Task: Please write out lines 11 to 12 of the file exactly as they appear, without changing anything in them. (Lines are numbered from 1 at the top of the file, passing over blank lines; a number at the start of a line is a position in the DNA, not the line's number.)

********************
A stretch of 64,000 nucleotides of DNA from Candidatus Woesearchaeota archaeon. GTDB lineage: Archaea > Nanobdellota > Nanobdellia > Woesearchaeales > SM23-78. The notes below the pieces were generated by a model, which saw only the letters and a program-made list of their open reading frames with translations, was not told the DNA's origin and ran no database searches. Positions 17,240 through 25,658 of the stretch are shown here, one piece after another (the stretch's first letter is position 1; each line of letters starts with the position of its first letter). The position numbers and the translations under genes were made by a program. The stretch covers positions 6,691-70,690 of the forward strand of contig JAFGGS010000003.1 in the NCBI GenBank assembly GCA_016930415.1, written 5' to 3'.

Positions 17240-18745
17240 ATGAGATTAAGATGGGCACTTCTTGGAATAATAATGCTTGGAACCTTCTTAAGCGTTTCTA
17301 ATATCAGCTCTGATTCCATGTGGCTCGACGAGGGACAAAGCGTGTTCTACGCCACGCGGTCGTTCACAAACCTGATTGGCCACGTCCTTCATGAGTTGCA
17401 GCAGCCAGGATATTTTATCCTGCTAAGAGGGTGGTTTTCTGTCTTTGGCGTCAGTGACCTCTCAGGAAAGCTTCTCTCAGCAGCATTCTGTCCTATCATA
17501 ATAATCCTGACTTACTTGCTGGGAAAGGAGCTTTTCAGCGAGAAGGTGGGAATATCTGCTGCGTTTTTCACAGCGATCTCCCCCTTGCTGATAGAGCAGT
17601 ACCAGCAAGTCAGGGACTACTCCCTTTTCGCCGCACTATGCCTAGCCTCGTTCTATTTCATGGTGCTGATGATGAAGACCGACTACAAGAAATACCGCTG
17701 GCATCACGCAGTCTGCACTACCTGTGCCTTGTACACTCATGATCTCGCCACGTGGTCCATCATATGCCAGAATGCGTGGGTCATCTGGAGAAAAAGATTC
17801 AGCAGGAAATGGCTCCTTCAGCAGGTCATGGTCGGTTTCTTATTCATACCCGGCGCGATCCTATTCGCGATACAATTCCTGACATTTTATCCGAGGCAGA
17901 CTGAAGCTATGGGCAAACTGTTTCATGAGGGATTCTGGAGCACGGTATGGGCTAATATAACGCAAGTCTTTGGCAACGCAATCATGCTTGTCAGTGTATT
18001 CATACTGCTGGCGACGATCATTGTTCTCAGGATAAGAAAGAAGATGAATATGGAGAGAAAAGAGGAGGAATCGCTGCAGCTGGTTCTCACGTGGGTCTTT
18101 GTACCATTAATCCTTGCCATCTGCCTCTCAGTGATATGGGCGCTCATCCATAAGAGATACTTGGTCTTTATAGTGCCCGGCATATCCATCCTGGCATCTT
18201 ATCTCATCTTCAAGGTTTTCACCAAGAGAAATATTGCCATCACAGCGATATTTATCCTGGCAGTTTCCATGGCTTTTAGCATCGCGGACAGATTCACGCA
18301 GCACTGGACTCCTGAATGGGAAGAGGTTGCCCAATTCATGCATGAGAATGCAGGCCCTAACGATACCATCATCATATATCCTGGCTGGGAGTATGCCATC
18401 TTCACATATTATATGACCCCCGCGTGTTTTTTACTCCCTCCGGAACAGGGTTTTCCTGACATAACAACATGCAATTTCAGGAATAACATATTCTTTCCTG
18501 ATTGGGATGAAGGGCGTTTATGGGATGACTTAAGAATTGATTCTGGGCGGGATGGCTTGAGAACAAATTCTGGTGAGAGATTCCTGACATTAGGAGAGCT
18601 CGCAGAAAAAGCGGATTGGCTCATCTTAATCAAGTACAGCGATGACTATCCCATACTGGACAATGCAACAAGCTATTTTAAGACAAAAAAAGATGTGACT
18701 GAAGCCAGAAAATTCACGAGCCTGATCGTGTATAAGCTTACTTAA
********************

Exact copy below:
18001 CATACTGCTGGCGACGATCATTGTTCTCAGGATAAGAAAGAAGATGAATATGGAGAGAAAAGAGGAGGAATCGCTGCAGCTGGTTCTCACGTGGGTCTTT
18101 GTACCATTAATCCTTGCCATCTGCCTCTCAGTGATATGGGCGCTCATCCATAAGAGATACTTGGTCTTTATAGTGCCCGGCATATCCATCCTGGCATCTT